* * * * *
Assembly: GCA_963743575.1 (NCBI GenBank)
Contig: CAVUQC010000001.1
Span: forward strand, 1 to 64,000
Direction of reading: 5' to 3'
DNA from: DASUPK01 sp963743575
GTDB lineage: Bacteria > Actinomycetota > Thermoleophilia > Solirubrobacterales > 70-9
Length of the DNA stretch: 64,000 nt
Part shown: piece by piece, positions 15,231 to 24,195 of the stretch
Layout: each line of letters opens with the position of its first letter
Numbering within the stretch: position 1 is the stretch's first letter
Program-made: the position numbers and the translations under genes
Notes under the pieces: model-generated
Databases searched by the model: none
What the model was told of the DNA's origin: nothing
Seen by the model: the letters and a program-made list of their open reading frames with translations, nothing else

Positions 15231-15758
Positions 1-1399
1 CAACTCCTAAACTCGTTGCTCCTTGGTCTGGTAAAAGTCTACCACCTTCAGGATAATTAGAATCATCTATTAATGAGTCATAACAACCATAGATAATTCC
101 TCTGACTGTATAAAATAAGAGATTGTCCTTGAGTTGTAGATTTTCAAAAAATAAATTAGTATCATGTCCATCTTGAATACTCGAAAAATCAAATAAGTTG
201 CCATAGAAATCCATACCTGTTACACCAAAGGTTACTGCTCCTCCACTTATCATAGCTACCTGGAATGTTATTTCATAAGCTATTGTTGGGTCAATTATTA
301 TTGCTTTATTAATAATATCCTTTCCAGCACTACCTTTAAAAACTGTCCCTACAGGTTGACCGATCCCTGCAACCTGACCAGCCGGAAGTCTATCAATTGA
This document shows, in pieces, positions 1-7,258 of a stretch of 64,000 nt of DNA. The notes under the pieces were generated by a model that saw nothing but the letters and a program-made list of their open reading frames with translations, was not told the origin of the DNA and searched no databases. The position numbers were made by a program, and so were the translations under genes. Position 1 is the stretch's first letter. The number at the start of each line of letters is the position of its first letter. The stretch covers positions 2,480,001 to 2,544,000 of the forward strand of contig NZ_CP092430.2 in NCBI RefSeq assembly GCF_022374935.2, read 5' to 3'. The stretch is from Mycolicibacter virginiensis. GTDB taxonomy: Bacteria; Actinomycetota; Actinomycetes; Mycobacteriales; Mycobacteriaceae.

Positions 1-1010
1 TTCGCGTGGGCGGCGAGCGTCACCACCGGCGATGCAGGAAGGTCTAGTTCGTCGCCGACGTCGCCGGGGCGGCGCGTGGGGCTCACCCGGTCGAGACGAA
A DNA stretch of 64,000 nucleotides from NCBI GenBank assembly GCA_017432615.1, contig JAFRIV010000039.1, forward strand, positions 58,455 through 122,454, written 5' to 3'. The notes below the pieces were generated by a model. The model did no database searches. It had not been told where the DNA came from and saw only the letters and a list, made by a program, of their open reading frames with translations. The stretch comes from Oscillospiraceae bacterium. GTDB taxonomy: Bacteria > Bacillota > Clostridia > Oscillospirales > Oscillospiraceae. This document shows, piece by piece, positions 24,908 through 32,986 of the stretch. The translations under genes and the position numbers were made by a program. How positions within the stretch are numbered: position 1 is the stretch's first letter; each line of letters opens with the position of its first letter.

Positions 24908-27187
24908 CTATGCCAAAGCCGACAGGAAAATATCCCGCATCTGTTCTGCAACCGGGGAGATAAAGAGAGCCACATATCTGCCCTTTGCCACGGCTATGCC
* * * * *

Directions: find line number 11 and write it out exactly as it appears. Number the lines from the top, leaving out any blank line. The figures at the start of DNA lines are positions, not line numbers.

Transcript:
Program-made: the position numbers and the translations under genes